Taxi drivers protest again over plan to cut fares for longer trips

PUBLISHED : Tuesday, 14 October, 2008, 12:00am
UPDATED : Tuesday, 14 October, 2008, 12:00am

Taxis were grounded for two hours at the airport yesterday when more than 200 airport taxis staged a protest against a plan that would slash fares of long-haul trips by up to 20 per cent.

It was the second protest by the Taxi Drivers and Operators Association in three weeks since the Executive Council approved a plan that allows a fare increase of up to HK$5.50 on short journeys and lower fares on longer trips.

The association split into four groups in yesterday's action. Flight passengers found an empty taxi stand outside the airport as more than 150 airport taxis refused to enter the area to pick up customers. Fifty more taxis staged a slow-drive protest at the south car park.

After the strike ended they drove to Central to join other drivers in a slow-drive that blocked one lane of Garden Road leading to Central. About 200 taxis took part in the slow drive at its peak, moving to Wan Chai and causing severe congestion on Gloucester Road.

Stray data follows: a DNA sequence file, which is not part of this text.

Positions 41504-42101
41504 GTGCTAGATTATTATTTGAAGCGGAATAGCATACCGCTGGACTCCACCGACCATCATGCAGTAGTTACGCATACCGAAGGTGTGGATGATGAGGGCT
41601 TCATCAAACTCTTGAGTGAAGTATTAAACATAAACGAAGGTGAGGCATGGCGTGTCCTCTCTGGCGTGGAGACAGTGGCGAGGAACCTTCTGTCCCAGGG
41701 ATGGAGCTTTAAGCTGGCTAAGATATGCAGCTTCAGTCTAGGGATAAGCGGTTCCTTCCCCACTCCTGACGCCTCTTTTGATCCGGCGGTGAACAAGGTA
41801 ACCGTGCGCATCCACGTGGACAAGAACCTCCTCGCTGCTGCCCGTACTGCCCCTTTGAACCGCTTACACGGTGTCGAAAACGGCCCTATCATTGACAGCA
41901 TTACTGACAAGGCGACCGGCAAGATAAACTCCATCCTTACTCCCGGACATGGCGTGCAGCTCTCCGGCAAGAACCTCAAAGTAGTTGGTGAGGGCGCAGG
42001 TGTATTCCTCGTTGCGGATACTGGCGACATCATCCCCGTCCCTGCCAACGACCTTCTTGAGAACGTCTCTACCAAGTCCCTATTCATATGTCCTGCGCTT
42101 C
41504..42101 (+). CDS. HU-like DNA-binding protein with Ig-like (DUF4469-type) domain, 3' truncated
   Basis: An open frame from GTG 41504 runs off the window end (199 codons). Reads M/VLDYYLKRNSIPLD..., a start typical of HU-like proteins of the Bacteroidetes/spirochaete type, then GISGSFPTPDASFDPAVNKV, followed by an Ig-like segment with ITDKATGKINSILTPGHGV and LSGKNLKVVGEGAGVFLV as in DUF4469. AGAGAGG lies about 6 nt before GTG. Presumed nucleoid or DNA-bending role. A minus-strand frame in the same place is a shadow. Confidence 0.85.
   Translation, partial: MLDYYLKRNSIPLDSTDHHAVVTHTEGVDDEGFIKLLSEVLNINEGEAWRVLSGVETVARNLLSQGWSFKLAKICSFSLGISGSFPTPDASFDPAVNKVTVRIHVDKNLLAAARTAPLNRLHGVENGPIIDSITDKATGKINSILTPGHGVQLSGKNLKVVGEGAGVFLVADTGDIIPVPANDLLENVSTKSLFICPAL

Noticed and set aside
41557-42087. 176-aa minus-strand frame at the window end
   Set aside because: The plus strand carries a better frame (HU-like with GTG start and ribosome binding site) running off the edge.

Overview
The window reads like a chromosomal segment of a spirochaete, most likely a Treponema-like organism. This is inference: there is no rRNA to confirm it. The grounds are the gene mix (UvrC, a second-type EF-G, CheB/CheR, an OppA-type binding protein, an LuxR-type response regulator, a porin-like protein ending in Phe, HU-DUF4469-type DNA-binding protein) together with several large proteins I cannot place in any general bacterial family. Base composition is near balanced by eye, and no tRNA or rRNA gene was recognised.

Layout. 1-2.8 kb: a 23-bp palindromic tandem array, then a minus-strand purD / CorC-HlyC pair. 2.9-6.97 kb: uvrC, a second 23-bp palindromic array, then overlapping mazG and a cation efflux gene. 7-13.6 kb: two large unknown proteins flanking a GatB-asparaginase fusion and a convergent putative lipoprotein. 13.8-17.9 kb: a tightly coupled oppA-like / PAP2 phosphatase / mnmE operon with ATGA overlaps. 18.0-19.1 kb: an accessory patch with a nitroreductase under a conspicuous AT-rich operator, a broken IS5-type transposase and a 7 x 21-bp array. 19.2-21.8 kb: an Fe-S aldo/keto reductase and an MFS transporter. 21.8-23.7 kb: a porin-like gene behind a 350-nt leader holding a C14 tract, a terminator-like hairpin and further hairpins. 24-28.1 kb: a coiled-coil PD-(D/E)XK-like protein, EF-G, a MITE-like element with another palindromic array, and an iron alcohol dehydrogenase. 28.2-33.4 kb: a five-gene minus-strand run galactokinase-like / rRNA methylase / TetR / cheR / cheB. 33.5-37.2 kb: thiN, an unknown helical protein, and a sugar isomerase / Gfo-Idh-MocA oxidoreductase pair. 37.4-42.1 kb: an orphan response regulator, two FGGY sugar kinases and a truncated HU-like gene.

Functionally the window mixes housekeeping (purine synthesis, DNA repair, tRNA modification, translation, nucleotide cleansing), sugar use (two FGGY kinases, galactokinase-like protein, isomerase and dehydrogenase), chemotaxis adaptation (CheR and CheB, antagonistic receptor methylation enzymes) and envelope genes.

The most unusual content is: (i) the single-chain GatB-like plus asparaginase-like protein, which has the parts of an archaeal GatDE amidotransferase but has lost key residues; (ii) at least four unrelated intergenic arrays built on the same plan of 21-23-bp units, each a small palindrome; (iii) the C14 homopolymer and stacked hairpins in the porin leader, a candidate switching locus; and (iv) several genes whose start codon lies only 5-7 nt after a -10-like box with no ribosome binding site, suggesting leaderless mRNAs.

Earlier, 30 drivers marched from the Legislative Council to the Central Government Offices. One protester smashed three taxi meters to show how drivers' livelihoods would be affected if the plan goes ahead.

The vice-chairman of the association, Ma Chung-lung, urged the government to only go ahead with the part that allowed the flag-fall price to rise from HK$16 to HK$18.

'It is ridiculous that the government should make every one of us a member of the discount gangs in order to rid our industry of them.'

The Transport and Housing Bureau said the plan was the result of a long-term discussion between 30 drivers' groups to tackle illegal taxi gangs that tout for customers by offering discounts on long-haul trips. Many drivers believe the plan could help enhance their incomes because shorter trips account for nearly 90 per cent of their business.

A veteran driver, who did not want to be named, said the group rejected the plan because many were already offering discounts and the policy would reduce their income.